The web browser built into America Online's software is proprietary
and ancient. Both the Macintosh and PC versions of the AOL web
browser were purchased from outside companies, and both are barely
usable. In addition, due to the structure of the AOL network,
transfers are always extremely slow, and graphics are often
For the PC version, AOL bought a browser from BookLink that was
arguably as good as Netscape 1.0, which was the standard at the
time. However, AOL developed it only as necessary while Netscape
continually enhanced its Navigator product. These advances in the
HTML standard left AOL in the dust.
In America Online 3.0, AOL finally supports HTML 3.2, including such
features as tables and frames. However, AOL's browser still omits
many commonly used tags, and does not support animated images --
tremendously diminishing the Web experience.
AOL, when developing its Web software, decided that it made more
sense to keep copies of all web pages that AOL members received on
its own computers.That way, instead of letting each member get a
fresh copy from the sending site every time it was viewed, it could
simply be sent from the "proxy" machine. This helped keep AOL's
already-sluggish Internet connection fromgrinding to a halt.
However, the fact remains that there aren't enough proxy machines to
go around, forcing users to wait interminably while the proxy
machine gets around to helping them. Also, these machines are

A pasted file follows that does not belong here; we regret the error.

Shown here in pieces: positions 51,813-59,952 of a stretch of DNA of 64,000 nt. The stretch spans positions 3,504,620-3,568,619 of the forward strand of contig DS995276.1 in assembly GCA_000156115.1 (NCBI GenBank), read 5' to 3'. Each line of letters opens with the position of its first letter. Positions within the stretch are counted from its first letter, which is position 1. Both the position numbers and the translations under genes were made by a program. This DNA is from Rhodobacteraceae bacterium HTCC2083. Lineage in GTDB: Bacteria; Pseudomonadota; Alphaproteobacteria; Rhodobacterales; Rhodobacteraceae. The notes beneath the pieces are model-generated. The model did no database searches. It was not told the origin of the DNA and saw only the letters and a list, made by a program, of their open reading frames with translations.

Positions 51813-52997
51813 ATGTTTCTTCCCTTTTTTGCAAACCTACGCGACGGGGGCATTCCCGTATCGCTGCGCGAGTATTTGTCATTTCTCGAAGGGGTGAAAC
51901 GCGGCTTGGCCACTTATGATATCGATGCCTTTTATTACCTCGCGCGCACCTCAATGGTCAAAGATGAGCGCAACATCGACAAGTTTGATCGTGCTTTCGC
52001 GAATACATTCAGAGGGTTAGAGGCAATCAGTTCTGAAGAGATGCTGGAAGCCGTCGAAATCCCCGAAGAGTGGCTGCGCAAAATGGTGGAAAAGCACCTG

frequently out of service, resulting in a lot of difficulty in
connecting to Web sites. It is nearly impossible to load a
graphics-heavy Web page without some of the images being replaced
with error icons.
In addition, the AOL proxy machines convert Internet-standard GIF
and JPEG graphics into AOL's Johnson-Grace compressed image format.
AOL calls this "TurboWeb" and claims that it makes AOL web
connections 3 times as fast as those from an ISP. This is an
outright lie; instead of speeding the process up, the compression
slows down the proxy machines yet more, making the whole
process incredibly slow. Also, the image technology doesn't work
well, often corrupting images by introducing bizarre color shifts or
The AOL Web browser is simply not an adequate offering, especially
when most members use AOL to access the Internet. With an ISP, users
can choose the software they prefer quickly and easily, while on AOL
using anything but the built-in browser is trouble-prone and